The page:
If you think you should write your own white paper, you may assume that you — or someone on your team — is the perfect writer for that white paper. That’s actually a bad assumption. In fact, you or your team member may know your product, service, or subject so well that you’ll actually be less effective at communicating with your audience.
It’s not wise to write your own white paper
Surprised? It’s often true, and the reason is that most people in decision-making roles about white papers overestimate what their audiences already know. In addition, you and your team may have developed biases about your product, service, or solution that may not be shared outside your company. Your audience just doesn’t bring the same assumptions you’ve developed to their decision-making. For example, you may be proud of a unique manufacturing process your company uses, but your customers don’t understand why it’s better. Or the flaw you notice in your competitors’ approach is obvious to you, but your prospects have no idea it’s a flaw.
An outsider may be more effective
An outsider such as a professional white paper writer will bring more objectivity to the process and be better able to point out how your audience might not come away with the same impression of what you plan to say. That’s because outsiders approach the process and your company with fewer preconceived notions and internal assumptions about your product or service. They can also challenge the biases and opinions you and your team hold.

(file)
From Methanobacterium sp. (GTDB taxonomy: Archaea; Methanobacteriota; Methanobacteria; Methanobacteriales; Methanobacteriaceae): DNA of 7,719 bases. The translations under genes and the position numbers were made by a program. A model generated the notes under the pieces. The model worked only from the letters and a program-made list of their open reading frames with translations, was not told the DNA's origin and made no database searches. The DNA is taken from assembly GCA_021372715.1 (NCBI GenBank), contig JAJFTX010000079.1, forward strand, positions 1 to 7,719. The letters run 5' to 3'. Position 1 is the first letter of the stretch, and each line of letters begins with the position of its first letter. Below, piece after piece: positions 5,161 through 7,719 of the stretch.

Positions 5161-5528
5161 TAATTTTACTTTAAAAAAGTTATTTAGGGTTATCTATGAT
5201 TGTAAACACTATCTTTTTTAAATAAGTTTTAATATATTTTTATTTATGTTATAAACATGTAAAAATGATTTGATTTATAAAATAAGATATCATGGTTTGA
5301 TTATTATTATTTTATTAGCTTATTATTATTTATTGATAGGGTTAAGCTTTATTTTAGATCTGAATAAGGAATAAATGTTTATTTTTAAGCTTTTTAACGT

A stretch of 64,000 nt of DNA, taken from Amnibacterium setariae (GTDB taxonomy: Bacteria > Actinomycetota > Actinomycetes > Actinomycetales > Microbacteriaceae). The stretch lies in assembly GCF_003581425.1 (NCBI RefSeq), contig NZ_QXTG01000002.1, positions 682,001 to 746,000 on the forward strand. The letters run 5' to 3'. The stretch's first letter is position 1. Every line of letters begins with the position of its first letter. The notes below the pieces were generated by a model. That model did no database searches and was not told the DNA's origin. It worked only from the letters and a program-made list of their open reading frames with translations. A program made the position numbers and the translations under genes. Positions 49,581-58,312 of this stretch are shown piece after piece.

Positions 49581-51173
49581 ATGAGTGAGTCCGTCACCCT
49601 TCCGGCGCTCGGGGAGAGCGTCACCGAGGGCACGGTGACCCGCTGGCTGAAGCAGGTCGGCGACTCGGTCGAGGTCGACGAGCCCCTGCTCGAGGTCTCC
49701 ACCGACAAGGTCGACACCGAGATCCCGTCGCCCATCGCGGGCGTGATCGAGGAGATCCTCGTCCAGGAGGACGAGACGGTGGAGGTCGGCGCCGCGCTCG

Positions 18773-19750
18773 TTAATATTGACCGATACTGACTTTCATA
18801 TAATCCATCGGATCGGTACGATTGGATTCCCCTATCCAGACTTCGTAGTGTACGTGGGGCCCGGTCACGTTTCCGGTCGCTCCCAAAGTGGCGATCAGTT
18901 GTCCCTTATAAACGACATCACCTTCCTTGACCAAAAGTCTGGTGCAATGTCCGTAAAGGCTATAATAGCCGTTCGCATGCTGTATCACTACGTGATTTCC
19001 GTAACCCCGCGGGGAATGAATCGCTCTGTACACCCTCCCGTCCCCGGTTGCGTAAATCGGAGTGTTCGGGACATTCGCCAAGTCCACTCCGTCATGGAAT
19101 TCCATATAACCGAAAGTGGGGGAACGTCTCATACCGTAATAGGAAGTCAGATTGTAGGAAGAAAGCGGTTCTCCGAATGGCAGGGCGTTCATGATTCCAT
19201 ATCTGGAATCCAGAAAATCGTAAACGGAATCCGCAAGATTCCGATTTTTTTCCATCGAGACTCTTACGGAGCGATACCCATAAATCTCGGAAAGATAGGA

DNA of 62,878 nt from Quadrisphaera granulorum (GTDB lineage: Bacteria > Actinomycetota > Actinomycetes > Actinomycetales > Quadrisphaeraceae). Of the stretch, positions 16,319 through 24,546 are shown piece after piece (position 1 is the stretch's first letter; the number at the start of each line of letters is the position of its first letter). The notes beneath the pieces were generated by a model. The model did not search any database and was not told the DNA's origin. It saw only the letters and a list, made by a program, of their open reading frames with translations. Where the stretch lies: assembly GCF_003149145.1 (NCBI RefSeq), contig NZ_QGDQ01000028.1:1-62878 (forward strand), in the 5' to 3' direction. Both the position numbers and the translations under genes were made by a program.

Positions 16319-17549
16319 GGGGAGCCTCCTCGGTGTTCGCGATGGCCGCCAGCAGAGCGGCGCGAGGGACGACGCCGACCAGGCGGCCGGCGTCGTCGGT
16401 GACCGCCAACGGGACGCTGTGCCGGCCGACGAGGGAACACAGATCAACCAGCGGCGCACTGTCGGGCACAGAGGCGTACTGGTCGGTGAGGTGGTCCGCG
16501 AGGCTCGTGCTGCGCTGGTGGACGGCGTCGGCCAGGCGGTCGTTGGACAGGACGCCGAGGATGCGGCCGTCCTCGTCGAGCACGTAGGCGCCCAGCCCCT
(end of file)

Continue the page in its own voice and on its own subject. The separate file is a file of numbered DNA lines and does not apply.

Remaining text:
A professional white paper writer, I approach white papers not from the point of view of my clients’ companies, but from that of their audiences. I think about what’s important to those audiences and what they need to know about the subject. By putting myself in the audience’s place, I can make your ideas and arguments more compelling and meaningful to them, instead of simply trying to force the company’s message down their throats.
Ignorance can be a good thing
Lacking your level of knowledge can actually be a big advantage for an outside writer. How? Before a professional white paper writer can her to work, they have to develop a through understanding of the subject and what you offer. They’ll have to ask a lot of questions, including questions you and your team may not have considered. That’s important, because it’s likely your audiences will be asking the same questions.
Deflect company politics
If you turn to an outsider such as a professional white paper writer, you can approach the project with greater objectivity. You can review and edit it without having to worry that your comments will reflect negatively on a co-worker or manager. If someone else finds fault with the draft of the white paper, you can deflect those criticisms to the writer — but if your boss loves it, guess who gets the credit?